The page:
Opinion 89-88

September 12, 1989

Note: Opinion 15-51 advises that, "once the two-year period elapses, it should be within the judge’s discretion whether to disclose that the judge or his/her former law firm colleagues represented a client who is currently before the judge as a litigant."  The present opinion has been modified to the extent inconsistent with this view (see Opinion 15-51).  Please see Opinion 15-51 for factors to consider in exercising this discretion. 


Digest:         Judge whose former client is police officer who requests judge to sign warrants of arrest and who appears as a witness in cases in judge’s court should follow the same criteria as to recusal and disclosure as required where attorney was former client of judge as described in Committee Opinion 89-13 (see also Opinion 88-153).


Rules:          22 NYCRR 100.3(c), Ops Adv comm on Jud Ethics 89-13, 88-153


         A part-time judge inquires about the need for recusal or disclosure where the judge, as an attorney, formerly represented a police officer in a real estate transaction, and where the police officer seeks the judge’s signature on a warrant of arrest, or where the police officer appears as a witness in a proceeding before the judge.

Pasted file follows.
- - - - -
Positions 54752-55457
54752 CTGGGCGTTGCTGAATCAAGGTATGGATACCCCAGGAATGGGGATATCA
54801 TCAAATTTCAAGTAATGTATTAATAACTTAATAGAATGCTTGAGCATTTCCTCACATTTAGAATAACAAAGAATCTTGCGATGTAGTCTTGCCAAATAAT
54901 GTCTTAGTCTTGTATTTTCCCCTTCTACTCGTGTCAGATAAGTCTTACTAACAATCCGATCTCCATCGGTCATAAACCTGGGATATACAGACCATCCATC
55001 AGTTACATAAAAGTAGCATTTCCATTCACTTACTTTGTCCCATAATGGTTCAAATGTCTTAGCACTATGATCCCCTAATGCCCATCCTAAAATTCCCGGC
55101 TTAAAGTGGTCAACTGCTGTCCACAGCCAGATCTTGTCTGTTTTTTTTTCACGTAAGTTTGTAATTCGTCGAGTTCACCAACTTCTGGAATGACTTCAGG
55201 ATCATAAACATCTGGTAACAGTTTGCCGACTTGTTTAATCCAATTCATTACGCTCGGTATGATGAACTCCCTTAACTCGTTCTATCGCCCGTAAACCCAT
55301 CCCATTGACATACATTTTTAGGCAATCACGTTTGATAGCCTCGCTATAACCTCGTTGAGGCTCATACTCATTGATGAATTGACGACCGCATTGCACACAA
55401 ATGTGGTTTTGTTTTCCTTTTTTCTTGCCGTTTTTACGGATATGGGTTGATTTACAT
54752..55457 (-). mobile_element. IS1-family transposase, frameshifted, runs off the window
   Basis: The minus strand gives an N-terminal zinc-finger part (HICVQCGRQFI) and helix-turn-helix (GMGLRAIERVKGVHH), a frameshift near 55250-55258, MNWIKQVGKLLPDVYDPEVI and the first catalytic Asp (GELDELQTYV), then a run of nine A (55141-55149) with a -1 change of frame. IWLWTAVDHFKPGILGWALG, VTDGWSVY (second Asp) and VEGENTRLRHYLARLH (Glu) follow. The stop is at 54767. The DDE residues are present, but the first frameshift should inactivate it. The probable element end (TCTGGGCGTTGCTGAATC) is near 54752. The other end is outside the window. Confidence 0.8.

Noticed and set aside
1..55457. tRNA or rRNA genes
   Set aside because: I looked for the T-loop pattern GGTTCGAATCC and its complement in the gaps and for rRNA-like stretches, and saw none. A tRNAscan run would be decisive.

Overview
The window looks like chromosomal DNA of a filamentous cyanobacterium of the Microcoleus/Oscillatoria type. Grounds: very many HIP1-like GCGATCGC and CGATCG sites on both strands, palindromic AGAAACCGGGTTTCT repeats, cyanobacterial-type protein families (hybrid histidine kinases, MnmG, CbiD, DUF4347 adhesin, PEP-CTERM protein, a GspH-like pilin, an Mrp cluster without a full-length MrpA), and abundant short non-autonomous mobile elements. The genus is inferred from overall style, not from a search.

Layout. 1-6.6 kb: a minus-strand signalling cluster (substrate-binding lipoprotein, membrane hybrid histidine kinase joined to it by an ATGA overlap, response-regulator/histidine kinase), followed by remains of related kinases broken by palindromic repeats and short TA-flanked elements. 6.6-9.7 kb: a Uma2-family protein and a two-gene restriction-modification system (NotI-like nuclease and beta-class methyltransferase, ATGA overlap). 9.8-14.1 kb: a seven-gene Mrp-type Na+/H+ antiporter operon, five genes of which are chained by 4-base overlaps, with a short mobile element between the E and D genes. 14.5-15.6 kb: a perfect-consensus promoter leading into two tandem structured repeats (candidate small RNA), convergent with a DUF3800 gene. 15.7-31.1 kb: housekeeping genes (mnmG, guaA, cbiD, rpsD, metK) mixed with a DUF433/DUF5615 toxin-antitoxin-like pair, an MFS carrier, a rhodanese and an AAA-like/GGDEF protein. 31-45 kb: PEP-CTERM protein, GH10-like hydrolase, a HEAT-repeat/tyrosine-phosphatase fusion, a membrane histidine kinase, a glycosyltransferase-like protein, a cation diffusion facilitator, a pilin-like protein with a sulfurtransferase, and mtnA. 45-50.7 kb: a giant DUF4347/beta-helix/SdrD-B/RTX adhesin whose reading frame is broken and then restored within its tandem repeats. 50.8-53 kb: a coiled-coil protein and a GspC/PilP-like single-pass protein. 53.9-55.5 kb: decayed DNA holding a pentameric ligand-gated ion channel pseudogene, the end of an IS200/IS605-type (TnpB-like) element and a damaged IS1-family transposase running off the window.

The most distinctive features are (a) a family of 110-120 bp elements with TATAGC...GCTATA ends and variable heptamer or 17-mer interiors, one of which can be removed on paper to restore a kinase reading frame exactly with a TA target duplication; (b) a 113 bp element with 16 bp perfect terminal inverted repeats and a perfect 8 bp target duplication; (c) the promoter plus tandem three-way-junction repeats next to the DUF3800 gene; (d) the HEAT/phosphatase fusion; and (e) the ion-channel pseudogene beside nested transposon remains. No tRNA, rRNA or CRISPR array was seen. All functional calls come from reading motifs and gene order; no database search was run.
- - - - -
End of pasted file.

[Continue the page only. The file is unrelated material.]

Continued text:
A judge in the above-described circumstances should disqualify himself or herself in these matters for as long as the judge feels that he or she cannot be impartial.

         If and when the judge concludes that he or she would be impartial, and considering all relevant factors, including but not limited to the length of time since the last representation (perhaps using the two-year period of 22 NYCRR 16.1 of the Rules of the Chief Judge as a guide), the judge chooses not to disqualify himself or herself, then, when the police officer appears as a witness, the judge must reveal on the record the judge’s previous relationship with the police officer-witness.

         Both in the case of the signing of a warrant presented by the officer, and in the case of presiding when the officer appears as a witness, a two-year period of disqualification may be more appropriate as a guide than the 6-month period suggested by the inquiring judge. The subsequent disclosure requirement, of course, does not apply to an ex parte application by the police officer for a warrant, unless and until the police officer becomes a witness in the proceeding.

         Where the period of disqualification is terminated and is succeeded by a disclosure requirement with respect to actions where the police officer is a witness, if any party objects to the judge presiding, the judge should consider seriously recusing himself or herself, and should do so, unless the judge believes the objection is frivolous, in bad faith, or is wholly without merit. See Ops Adv Comm on Jud Ethics 89-13, 88-153.